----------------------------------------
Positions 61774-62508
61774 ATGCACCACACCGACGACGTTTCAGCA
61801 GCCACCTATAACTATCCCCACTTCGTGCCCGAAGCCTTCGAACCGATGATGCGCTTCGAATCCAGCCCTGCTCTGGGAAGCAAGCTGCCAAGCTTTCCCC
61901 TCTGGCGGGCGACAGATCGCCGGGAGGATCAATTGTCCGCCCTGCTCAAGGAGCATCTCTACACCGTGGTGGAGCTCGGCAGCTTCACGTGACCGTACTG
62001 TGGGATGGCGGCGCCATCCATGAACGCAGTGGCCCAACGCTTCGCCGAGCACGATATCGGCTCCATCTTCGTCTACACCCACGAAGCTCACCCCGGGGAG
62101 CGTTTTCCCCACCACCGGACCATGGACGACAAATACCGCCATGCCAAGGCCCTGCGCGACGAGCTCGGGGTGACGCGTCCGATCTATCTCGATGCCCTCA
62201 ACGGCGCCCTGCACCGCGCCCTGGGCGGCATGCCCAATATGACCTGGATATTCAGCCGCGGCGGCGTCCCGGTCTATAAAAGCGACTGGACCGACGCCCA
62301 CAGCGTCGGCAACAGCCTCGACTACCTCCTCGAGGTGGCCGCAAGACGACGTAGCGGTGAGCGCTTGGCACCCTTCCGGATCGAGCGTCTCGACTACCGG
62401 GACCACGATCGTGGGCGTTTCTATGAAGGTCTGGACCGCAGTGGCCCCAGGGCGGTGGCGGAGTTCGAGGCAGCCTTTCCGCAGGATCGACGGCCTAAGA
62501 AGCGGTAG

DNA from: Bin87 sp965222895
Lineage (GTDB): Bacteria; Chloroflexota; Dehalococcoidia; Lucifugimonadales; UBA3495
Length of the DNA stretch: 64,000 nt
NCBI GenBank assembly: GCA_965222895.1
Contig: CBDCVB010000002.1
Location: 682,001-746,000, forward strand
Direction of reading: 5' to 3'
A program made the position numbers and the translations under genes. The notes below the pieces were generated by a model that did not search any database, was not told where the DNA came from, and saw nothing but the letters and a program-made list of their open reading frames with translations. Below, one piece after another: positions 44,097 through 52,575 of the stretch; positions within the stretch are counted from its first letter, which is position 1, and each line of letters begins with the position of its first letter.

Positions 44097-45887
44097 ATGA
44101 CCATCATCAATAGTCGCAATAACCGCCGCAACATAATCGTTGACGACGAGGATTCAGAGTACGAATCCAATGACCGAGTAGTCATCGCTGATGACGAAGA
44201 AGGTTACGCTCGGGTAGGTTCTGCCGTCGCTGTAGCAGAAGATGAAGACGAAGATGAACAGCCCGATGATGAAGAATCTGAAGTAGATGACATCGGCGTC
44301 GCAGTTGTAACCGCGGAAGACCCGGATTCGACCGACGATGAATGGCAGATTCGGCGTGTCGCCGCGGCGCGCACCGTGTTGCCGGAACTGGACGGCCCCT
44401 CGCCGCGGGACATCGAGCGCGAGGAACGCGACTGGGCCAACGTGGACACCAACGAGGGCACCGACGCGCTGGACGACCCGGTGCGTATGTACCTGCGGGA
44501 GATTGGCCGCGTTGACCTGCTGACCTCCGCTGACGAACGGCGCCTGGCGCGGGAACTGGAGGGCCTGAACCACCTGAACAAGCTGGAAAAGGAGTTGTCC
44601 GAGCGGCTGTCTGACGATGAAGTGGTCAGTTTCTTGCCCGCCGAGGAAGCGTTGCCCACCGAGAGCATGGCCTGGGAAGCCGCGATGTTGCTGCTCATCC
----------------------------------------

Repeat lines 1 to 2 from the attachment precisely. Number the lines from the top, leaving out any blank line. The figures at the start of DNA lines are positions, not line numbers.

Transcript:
Positions 61774-62508
61774 ATGCACCACACCGACGACGTTTCAGCA